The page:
Cerebral Gas Embolism - A Serious Complication of CO2 Angiography

SUMIT KAPOOR, Nariman Nezami, Ross Mazo, Jyotsana Thakkar

American Journal of Medical Case Reports OPEN ACCESSPEER-REVIEWED

Cerebral Gas Embolism - A Serious Complication of CO2 Angiography

SUMIT KAPOOR1,, Nariman Nezami1, Ross Mazo1, Jyotsana Thakkar2

1United States, Jacobi Medical Center, NY

2North Shore LIJ Hospital

Abstract

Carbon dioxide angiography is routinely used for vascular imaging and endovascular procedures. It is very useful in patients with allergy to iodinated contrast agents or with poor renal function. It is relatively safe to use. We describe first case of cerebral gas embolism leading to multiple bilateral ischemic strokes in a patient receiving carbon dioxide angiography for workup of thrombosed arm arteriovenous fistula.

Cite this article:

  • SUMIT KAPOOR, Nariman Nezami, Ross Mazo, Jyotsana Thakkar. Cerebral Gas Embolism - A Serious Complication of CO2 Angiography. American Journal of Medical Case Reports. Vol. 3, No. 8, 2015, pp 227-230. http://pubs.sciepub.com/ajmcr/3/8/2
  • KAPOOR, SUMIT, et al. "Cerebral Gas Embolism - A Serious Complication of CO2 Angiography." American Journal of Medical Case Reports 3.8 (2015): 227-230.
  • KAPOOR, S. , Nezami, N. , Mazo, R. , & Thakkar, J. (2015). Cerebral Gas Embolism - A Serious Complication of CO2 Angiography. American Journal of Medical Case Reports, 3(8), 227-230.
  • KAPOOR, SUMIT, Nariman Nezami, Ross Mazo, and Jyotsana Thakkar. "Cerebral Gas Embolism - A Serious Complication of CO2 Angiography." American Journal of Medical Case Reports 3, no. 8 (2015): 227-230.

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1. Introduction

Carbon Dioxide (CO2) angiography has become a widely used modality for vascular imaging and endovascular procedures [1, 2]. Its applications include digital subtraction angiography, aortography, venography, renal arteriography, visceral angiography, transcatheter embolization, angioplasty and stenting, endovascular abdominal aortic aneurysm repair and TIPS placement [1-8][1]. It is particularly useful in patients who are hypersensitive to iodinated contrast or have compromised renal function [9]. We report the first case of CO2 gas embolism causing multiple diffuse bilateral strokes in a patient undergoing CO2 angiogram for thrombosed AV fistula.

2. Case Description

A 54 year old Male with past medical history of Diabetes Mellitus, Hypertension, Coronary artery disease and kidney transplant in 2007 for End stage renal disease, was admitted to a vascular center for outpatient CO2 angiography for signs and symptoms concerning for Right upper extremity ischemia from thrombosed right arm Arteriovenous fistula. Immediately post procedure,his mental status deteriorated and developed focal neurologic deficits (Left upper extremity weakness and left facial droop). He was intubated for airway protection due to poor mental status and was transferred to our hospital for hyperbaric oxygen therapy for possible CO2 cerebral gas embolism. Head CT did not reveal acute stroke. MRI brain showed multiple bilateral white matter infarcts in frontal, parietal and occipital lobes (MR images 1 to 5). Transesophageal echocardiography showed no cardiac thrombus or intracardiac shunts. His ICU course was complicated by Acute respiratory distress syndrome, septic shock, seizures, pneumonia and renal failure requiring renal replacement therapy. There was no meaningful improvement in his mental status and underwent tracheostomy and PEG tube placement as per family wishes and transferred to nursing home.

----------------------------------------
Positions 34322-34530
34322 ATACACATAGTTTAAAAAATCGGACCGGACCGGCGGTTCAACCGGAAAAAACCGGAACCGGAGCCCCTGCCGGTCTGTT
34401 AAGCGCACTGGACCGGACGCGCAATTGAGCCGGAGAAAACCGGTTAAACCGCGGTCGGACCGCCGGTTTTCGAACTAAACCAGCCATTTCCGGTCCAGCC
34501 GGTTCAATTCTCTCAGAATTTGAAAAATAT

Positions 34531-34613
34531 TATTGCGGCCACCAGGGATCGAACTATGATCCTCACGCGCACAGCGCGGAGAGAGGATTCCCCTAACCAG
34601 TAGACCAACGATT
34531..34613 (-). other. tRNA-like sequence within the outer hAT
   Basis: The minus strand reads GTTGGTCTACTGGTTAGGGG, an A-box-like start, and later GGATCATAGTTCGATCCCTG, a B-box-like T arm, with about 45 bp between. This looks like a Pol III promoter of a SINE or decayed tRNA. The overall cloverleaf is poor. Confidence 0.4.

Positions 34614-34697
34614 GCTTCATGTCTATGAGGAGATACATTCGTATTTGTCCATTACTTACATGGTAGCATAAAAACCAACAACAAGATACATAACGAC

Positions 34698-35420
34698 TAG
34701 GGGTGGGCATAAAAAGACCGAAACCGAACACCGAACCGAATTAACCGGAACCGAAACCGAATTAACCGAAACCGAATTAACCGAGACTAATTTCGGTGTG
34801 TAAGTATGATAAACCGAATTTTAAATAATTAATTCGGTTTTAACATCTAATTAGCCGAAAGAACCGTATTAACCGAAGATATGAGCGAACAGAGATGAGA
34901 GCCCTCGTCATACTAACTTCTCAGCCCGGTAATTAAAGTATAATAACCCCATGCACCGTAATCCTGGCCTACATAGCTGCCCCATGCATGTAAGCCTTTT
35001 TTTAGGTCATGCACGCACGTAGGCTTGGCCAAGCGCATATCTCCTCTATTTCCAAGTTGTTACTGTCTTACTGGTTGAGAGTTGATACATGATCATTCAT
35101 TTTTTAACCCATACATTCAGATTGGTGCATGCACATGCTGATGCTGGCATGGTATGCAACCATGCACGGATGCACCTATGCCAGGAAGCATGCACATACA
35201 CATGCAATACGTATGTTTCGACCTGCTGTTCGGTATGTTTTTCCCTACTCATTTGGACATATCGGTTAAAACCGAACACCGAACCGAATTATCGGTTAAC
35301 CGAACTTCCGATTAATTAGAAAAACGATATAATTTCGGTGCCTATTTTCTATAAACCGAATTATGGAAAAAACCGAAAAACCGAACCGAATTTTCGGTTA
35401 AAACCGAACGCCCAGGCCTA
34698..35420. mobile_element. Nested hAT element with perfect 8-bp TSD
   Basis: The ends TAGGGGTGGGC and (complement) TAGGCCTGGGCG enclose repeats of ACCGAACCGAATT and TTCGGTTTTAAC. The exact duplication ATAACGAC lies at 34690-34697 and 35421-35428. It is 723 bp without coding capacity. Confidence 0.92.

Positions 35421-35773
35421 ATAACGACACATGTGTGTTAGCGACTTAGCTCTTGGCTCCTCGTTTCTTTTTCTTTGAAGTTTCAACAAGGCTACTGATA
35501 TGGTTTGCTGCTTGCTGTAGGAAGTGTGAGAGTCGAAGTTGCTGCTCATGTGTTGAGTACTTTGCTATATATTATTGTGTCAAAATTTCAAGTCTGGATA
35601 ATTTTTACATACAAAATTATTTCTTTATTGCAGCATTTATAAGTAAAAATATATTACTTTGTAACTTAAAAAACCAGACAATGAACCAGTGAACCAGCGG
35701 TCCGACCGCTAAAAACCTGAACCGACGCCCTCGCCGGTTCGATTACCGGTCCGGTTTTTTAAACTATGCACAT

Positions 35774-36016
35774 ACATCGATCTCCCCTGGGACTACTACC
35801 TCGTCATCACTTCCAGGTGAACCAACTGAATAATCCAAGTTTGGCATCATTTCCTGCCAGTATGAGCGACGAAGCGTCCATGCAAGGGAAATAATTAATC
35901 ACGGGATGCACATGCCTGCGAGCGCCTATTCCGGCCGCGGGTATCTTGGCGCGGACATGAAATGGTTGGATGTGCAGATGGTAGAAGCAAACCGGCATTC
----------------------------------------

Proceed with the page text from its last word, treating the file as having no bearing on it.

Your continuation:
3. Discussion

CO2 is widely used as an intravascular contrast agent for imaging of the arterial and venous circulations. It is particularly useful in patients with renal insufficiency or those who have allergy to iodinated contrast agents. It is a colorless and odorless gas which is 20 times more soluble in blood than oxygen. It forms bubbles in the vessels which completely dissolve in 2-3 minutes. Therefore, repeated injections of CO2 are given 2-3 minutes apart so that it does not accumulate and form large bubbles in vessels. It has low viscosity leading to better filling and visualization of the collateral vessels in the vascular occlusive diseases. Adverse effects reported due to CO2 angiography are related to the dose and air contamination. Pain at the injection site during peripheral venography and nausea and abdominal pain during celiac arteriography have been reported [2, 10]. CO2 trapped in aortic aneurysm may lead to colonic ischemia [2, 10]. Injection of excessive volumes of CO2 or air contamination can lead to vapor lock in the pulmonary artery and severe hypotension that persists for 30 seconds and improves with placing the patient in left lateral decubitus or trendelenburg position [2]. There are no absolute contraindications for CO2 angiography but should not be used for imaging of thoracic aorta and arterial vasculature above the diaphragm due to the risk of carotid, spinal and coronary artery gas embolism. It should be avoided in patients with pulmonary hypertension since it increases the pulmonary artery pressure and in patients with known intracardiac shunts or pulmonary AV malformations as it may cause paradoxical embolism. We report first case of upper extremity CO2 angiography causing carotid artery gas embolism leading to diffuse bilateral ischemic strokes. In our case, the explanation is that thrombosed AV fistula led to retrograde movement of the CO2 bubbles and entered bilateral cerebral circulation.

4. Conclusion

Intensivists should be aware of the reported adverse effects of CO2 angiography since we care for this patient population in our ICUs. We report first case of cerebral gas embolism due to CO2 angiography which left patient debilitated with tracheostomy and feeding tube.

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